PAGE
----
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Matthew

United States
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  • The Art of Asking

  • How I Learned to Stop Worrying and Let People Help
  • By: Amanda Palmer, Brené Brown (foreword)
  • Narrated by: Amanda Palmer
  • Length: 11 hrs and 27 mins
  • Unabridged
  • Overall
    4.5 out of 5 stars 2,837
  • Performance
    4.5 out of 5 stars 2,638
  • Story
    4.5 out of 5 stars 2,627

In The Art of Asking, Palmer expands upon her popular TED talk to reveal how ordinary people, those of us without thousands of Twitter followers and adoring fans, can use her principles in our own lives to "let people help".

  • 5 out of 5 stars
  • Reading it in your own voice would be missing out

  • By Tzachi on 10-16-15

Love the book. Palmer reads and sings here!

Overall
5 out of 5 stars
Performance
5 out of 5 stars
Story
4 out of 5 stars

Reviewed: 12-01-14

What made the experience of listening to The Art of Asking the most enjoyable?

Amazing to hear Amanda Palmer read this to me, play music, sing her songs. The book is potentially life-altering without these additional courtesies ... with them, it's magic.

What was one of the most memorable moments of The Art of Asking?

The things that hurt, are sad, are powerful. In one example, someone claims to have lost her family in a disaster to get Amanda's attention. And her response, that it's a tragedy either way, is the wisest possible.

What about Amanda Palmer’s performance did you like?

It feels very real and immediate to me, not that I'm an expert on this -- I feel like we've been on a journey together. Palmer and I are different, and my life isn't, couldn't be, much like hers -- but I am inspired, grateful, and changed.

What’s an idea from the book that you will remember?

This book has so many things in it. I'll remember the way autobiography frames, and makes relevant, the citation of research. I'll remember the call to love and be loved, and admonition to ask for what I need, the advice that there isn't always a crowd who can hear and deliver on any given request.

Any additional comments?

The profanity in the book is not obnoxious, but it means I don't feel comfortable giving it to, for example, Mom.

64 of 69 people found this review helpful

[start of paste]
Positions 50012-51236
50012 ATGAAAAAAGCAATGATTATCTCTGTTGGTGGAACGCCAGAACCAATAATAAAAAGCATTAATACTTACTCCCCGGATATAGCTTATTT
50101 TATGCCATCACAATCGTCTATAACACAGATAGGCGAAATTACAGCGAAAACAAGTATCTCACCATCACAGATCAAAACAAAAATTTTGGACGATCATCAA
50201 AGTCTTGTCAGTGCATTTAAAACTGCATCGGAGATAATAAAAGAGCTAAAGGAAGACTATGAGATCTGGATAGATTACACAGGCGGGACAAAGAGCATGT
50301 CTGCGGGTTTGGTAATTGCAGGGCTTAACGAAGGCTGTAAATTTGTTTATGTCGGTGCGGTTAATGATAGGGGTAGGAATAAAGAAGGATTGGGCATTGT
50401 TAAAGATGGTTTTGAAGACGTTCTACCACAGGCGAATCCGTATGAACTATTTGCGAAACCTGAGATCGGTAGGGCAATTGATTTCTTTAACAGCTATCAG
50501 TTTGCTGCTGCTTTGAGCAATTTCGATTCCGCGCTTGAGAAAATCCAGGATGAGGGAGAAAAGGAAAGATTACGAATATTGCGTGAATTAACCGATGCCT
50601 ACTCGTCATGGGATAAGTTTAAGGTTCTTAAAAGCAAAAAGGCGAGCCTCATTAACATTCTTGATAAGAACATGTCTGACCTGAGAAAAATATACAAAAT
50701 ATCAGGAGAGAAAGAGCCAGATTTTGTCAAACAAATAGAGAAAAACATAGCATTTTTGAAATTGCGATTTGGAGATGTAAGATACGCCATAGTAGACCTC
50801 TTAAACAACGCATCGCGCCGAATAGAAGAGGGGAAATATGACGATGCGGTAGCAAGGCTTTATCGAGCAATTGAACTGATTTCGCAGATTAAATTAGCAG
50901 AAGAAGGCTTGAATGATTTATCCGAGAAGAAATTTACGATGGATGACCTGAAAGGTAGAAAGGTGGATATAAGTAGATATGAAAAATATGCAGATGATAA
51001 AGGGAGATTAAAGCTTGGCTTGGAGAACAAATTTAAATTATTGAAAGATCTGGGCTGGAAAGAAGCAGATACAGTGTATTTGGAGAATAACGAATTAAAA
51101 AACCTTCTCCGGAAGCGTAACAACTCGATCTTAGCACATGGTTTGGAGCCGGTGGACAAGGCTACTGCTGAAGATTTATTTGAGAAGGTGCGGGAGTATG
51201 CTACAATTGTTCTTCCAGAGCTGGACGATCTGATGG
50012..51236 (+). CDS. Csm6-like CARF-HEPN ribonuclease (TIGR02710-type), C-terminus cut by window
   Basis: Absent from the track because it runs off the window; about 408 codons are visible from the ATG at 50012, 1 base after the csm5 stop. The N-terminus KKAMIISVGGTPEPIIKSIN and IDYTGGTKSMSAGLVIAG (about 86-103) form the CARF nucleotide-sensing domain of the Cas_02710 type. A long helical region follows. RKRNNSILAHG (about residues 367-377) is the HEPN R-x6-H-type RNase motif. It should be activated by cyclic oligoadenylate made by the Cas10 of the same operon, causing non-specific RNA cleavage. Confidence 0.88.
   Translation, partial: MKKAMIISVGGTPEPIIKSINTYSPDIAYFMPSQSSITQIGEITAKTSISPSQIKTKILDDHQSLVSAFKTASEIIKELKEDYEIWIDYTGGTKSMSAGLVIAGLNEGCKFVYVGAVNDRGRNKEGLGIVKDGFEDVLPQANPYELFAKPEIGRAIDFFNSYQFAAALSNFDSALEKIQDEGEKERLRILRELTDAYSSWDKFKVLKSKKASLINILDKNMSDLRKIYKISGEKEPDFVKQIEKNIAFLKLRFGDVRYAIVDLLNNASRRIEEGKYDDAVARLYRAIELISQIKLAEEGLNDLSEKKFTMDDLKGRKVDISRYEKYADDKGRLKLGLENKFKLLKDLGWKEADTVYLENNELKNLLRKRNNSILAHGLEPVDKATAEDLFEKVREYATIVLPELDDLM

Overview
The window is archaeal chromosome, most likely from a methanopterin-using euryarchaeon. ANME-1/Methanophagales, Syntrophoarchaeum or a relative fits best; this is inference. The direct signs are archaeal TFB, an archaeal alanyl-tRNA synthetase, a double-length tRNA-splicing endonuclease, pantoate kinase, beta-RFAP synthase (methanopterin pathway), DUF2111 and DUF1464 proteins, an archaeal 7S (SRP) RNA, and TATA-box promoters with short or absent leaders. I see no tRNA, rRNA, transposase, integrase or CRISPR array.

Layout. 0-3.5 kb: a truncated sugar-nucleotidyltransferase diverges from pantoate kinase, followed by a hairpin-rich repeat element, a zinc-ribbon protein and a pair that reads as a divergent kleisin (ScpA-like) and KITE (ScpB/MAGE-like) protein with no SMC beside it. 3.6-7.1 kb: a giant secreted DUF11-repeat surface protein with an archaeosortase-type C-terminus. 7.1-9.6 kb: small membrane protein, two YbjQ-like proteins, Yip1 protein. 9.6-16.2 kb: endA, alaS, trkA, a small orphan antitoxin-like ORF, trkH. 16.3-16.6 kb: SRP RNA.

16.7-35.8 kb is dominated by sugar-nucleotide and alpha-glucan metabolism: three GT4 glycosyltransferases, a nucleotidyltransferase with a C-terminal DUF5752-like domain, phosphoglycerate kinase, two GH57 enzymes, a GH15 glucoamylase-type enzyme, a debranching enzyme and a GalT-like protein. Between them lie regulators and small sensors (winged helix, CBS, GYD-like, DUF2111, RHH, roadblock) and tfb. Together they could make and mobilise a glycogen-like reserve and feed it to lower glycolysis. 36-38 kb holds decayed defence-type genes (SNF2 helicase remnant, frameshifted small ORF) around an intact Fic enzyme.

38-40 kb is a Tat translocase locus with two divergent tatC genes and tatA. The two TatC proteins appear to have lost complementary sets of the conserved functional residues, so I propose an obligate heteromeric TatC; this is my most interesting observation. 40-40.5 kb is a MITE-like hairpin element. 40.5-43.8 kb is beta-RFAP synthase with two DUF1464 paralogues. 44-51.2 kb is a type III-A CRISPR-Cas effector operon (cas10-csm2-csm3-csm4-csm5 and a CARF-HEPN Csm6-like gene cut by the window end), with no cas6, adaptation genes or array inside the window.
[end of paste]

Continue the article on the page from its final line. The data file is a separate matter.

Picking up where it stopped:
• The Rithmatist

  • By: Brandon Sanderson
  • Narrated by: Michael Kramer
  • Length: 10 hrs and 23 mins
  • Unabridged
  • Overall
    4.5 out of 5 stars 7,091
  • Performance
    5 out of 5 stars 6,491
  • Story
    4.5 out of 5 stars 6,496

More than anything, Joel wants to be a Rithmatist. Chosen by the Master in a mysterious inception ceremony, Rithmatists have the power to infuse life into two-dimensional figures known as Chalklings. Rithmatists are humanity’s only defense against the Wild Chalklings - merciless creatures that leave mangled corpses in their wake. Having nearly overrun the territory of Nebrask, the Wild Chalklings now threaten all of the American Isles.

  • 4 out of 5 stars
  • Beware of the chalk!

  • By Brandon on 05-17-13

Slightly disappointing for Sanderson

Overall
4 out of 5 stars
Performance
5 out of 5 stars
Story
3 out of 5 stars

Reviewed: 01-08-14

Would you consider the audio edition of The Rithmatist to be better than the print version?

The audio edition of The Rithmatist is good, but not really better than the print version. It's best as a quick read, not an extended listen, and the illustrations actually help the book.

Would you recommend The Rithmatist to your friends? Why or why not?

I recommend Brandon Sanderson early and often, but this isn't his best work. There are a few great ideas here -- "wild chalklings" -- so it's worth it for Sanderson fans. It does demonstrate another of his magic systems. In the end, though, it never really seems to soar in the way that Elantris and many others do. Maybe this is because it's expressly intended to be for young adults, and that is only incidentally characteristic of the best young adult fiction. The Rithmatist has many of the elements common in young adult genre fiction: the orphan, a magic academy, the lower class outsider at school, a kind mentor, dangers that only the protagonist can see and that he is uniquely suited to address, the love interest/friend who is a girl. The body count is also lower than in, for example, Warbreaker, and the magic is, perhaps, simpler to understand than that in Elantris or the Mistborn books. These are neatly connected together. These other books really manage to become more than the sum of their parts, greater than their tropes, and the Rithmatist does not. I would have been riveted to Elantris if I'd had it as a teen (I am older than Sanderson himself, so I've read all of his work as an adult) but breezed through the Rithmatist without pause or emotional investment in it. I think I would recommend Steelheart, maybe, or another Sanderson work instead of The Rithmatist.